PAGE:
July 22, 2008
Mitchell Co. - Almost every morning of the week, Bobby Bass puts on a special, freshly ironed white shirt with distinctive creases and a badge.
"I'm a policeman in Sale City, the Chief of Police," says Bobby as he buttons the shirt in his bathroom.
The dedicated law man is also a dedicated fisherman, dedicated to catching crappie, also known as speckled perch to many people, and bream.
"When I'm not working, I'd rather be fishing," says Bobby when asked if he likes law enforcement or fishing the best.
He sometimes awakens at four o'clock in the morning, quietly slips out and goes fishing, but you could call it fishing research. Bobby makes fishing jigs and he wants to know which ones entice fish to bite.
In 1999, Bobby decided to try his hand at making his own fishing jigs for a practical reason.
"I couldn't buy the colors I wanted," says Bobby.
"There's no book. It was all trial and error and a heap of trials," says Bobby as he sits in his small building with an uncertain plywood floor with insulation tucked between the roof and rafters. In here, he feels like a king, deciding how many jigs to make and what colors to paint them.
It took him two-and-a-half years to learn how to make his first one.
He would go on to become an expert on crappie fishing, one time writing a popular internet column and talking with fellow fisherman about their experiences. Bobby says he learned a lot about fishing from others. He sells his handiwork jigs nationwide.
"I like being my own boss," says Bobby and many people envy him, and he likes having a special talent.
"You're doing something not many people can do," says Bobby with obvious pride.
Hundreds of packs of jigs in various sizes and colors hang from peg-board hooks ready for sale to bait shops or mail order or to individuals who drop by. Often, fishermen ask Bobby to make a special one for them.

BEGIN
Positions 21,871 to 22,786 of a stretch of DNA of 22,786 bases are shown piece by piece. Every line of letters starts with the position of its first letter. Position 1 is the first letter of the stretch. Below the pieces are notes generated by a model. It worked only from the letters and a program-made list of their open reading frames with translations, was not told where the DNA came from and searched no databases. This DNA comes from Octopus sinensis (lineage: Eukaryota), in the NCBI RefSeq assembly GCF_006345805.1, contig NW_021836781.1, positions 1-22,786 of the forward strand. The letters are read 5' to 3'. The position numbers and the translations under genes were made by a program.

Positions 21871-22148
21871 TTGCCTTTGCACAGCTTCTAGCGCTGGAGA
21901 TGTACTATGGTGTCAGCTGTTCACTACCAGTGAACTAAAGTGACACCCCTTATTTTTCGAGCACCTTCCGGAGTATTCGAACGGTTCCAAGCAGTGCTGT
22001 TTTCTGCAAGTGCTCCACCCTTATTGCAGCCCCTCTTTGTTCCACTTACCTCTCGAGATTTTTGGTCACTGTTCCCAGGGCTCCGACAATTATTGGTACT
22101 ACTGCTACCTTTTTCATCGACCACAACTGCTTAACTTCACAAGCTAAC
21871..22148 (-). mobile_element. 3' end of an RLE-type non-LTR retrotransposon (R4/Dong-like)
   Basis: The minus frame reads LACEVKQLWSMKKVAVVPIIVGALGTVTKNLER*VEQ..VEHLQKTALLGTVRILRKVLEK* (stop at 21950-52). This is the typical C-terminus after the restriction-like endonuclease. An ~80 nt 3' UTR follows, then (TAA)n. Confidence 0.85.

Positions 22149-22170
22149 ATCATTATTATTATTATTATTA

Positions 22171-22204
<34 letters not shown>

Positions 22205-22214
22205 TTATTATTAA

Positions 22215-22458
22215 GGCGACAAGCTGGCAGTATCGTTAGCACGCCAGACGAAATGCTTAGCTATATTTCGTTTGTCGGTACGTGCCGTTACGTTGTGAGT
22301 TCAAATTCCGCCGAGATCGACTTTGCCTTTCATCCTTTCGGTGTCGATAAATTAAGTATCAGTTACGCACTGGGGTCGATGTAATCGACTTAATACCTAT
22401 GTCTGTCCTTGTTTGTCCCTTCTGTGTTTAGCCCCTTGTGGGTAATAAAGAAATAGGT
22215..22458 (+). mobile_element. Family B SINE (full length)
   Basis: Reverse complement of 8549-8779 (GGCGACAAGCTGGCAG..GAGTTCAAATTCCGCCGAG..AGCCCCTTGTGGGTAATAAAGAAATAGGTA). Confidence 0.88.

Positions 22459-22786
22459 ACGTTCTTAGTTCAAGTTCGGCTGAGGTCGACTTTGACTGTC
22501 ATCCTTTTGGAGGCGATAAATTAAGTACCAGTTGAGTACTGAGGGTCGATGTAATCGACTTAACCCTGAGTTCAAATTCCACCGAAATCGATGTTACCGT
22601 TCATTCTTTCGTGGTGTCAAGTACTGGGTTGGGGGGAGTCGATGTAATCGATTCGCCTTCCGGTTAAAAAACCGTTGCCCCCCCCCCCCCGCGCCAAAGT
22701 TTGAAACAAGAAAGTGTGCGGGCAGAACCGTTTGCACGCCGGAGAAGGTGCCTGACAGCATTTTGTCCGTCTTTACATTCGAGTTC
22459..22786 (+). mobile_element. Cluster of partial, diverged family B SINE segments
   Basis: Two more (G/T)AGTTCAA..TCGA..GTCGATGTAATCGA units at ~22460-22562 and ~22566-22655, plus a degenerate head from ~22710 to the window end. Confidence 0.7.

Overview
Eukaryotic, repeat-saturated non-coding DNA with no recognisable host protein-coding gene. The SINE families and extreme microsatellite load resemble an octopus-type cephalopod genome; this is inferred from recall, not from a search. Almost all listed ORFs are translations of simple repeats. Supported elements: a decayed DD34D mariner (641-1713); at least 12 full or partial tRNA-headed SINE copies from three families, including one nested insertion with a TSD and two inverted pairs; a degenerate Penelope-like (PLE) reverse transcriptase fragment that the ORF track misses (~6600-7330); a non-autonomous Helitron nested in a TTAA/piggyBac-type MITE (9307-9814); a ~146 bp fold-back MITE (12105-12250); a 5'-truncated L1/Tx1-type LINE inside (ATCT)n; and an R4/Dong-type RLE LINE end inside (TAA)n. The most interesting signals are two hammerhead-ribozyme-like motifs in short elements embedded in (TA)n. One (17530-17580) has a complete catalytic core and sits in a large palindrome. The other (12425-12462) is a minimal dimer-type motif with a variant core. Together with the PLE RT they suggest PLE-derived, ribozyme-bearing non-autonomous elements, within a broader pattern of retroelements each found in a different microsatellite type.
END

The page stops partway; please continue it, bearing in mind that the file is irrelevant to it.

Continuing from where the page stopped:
"I make one for him and I make one for myself. I'll try it out to see how well it works," says Bobby.
Time means nothing to him as a big window air conditioner fends off the hot temperatures with ease. Neither wall clock works, as if stuck in time.
"You're completely relaxed and no one is out here but you," says Bobby.
Bobby finds jig making reduces his stress. He credits his home-based industry with literally saving his life after a divorce and numerous surgeries.
"Reducing stress and catching fish, both them together mean a heap to me," says Bobby.
His modest industry includes two small, electrically heated pots-one to melt lead and the other to melt plastic.
"Everything has to be just right-the temperature, the weather-for you to come out here and pour," says Bobby who operates the pouring pots by hand. There's no computer or any type of automation involved with his assembly line.
He designed the intricate molds for the lead and the plastic to make his jigs. A special machine shop made each mold to laser precision.
"I do 288 at a time," says Bobby, who can't stop once he gets started on a run. After they cool, he takes them outside, literally puts them on long bolts that hold a rack full and spray paints them.
After the paint dries, Bobby gently packs the jigs in a small plastic bag one at a time and staples his label precisely at the top. He points out a five-word phrase on each one: Made by fishermen for fishermen. On the back of label are the words "Thank You" in red.
I want people to know that I appreciate their business," says Bobby.
He produces 50 types of jigs of various sizes and colors. He knows which one to send by looking at a number on the upper left side of the label. However, fishermen created names for some of the most popular.
"People call and say they want a John Deere. I know it's the green and yellow one, "says Bobby. (John Deere is a very popular brand of farming equipment with its legendary
green and yellow colors.)
"'Bobby, you got any Christmas Trees?' Well, I know exactly what they are taking about-number 13-red, green, yellow,'" says Bobby.
When asked, "What comes first the jig or the fishing," Bobby immediately knows.
"You got to make the jig, before you can fish with it, says Bobby with a laugh.
In reality, he doesn't go fishing.
"I go to catch fish," says Bobby. "Fish aren't dumb. You're pitting yourself against a fish and if you can outsmart him, you'll catch him, but a lot of people can't outsmart him. You got to think where he'll be at a certain time."
His friends know where to find Bobby, usually in one of two places-a police car or in his modest workshop making fishing jigs.
"It just means the world to me," says Bobby.
A fishy world that reduces his everyday stress more than anything else.